Cars were barred from Dudley Street to Warren Street in Roxbury Saturday to make way for Open Streets Boston, a day full of family-friendly events hosted by the city.
The day of festivities was the second of the three such events launched this summer by Boston Mayor Michelle Wu.
The Open Streets Boston series is a summer pilot program that blocks off streets for neighborhood festivals from 9 a.m. to 3 p.m., Boston Mayor Michelle Wu said in June. The events are modeled after previous city-sponsored street closures, such as the annual Open Newbury Street, but are part of a separate city initiative to advance racial equity goals by hosting closures in communities with large populations of color.
The first was on July 10 in Jamaica Plain with Centre Street closed down. The final one will be held Sept. 24 on Dorchester Avenue.
They’re part of efforts to reimagine transit in the city, amid increases in traffic and T-related frustrations, city officials have said.
On Saturday, pedestrians were welcome to come and experience the community by walking, rolling, and biking on Blue Hill Avenue without the hassle of traffic from 9 a.m. to 3 p.m.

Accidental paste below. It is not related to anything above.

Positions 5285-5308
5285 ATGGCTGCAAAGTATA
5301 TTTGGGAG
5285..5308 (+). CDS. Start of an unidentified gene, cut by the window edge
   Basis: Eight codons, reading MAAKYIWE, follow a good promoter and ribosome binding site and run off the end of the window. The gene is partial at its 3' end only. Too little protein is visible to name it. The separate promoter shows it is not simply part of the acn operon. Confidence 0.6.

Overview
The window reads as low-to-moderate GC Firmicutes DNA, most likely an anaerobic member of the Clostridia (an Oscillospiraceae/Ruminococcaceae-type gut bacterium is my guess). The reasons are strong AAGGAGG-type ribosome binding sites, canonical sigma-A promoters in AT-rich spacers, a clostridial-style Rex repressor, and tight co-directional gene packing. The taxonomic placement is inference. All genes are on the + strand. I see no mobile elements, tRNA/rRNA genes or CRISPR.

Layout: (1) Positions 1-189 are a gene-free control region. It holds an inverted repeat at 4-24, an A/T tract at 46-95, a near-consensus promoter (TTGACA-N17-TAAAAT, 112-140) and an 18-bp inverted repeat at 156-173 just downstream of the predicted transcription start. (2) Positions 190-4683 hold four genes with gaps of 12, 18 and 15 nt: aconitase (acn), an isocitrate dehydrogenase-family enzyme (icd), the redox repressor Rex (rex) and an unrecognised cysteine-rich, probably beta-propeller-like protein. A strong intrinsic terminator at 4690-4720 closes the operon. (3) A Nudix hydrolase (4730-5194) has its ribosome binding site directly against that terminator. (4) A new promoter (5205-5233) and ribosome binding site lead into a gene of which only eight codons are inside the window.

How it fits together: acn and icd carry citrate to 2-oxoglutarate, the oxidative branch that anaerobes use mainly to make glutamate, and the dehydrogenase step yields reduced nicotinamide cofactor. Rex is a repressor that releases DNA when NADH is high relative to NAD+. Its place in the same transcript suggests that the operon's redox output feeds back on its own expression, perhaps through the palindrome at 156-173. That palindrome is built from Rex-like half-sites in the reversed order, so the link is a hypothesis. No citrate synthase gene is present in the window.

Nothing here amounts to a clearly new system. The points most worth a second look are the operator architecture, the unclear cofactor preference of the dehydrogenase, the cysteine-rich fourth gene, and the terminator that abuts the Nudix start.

The city was planning to feature more than 60 art vendors, food trucks, and community resources.
The stretch of street was broken into three zones with activities for all including a pop-up bike lane, face painting, live music, live art painting, and yoga and fitness classes.
Community resource tables from organizations like Roxbury Main Streets, a community empowerment organizer, and Mass Department of Mental Health were also scheduled to be there.
Newbury Street hosted a similar open streets festival from 2016 to 2021, with a hiatus in 2020. The dates for 2022 have yet to be announced.
Globe correspondent Anjali Huynh contributed to this report.
Grace Gilson can be reached at email@example.com.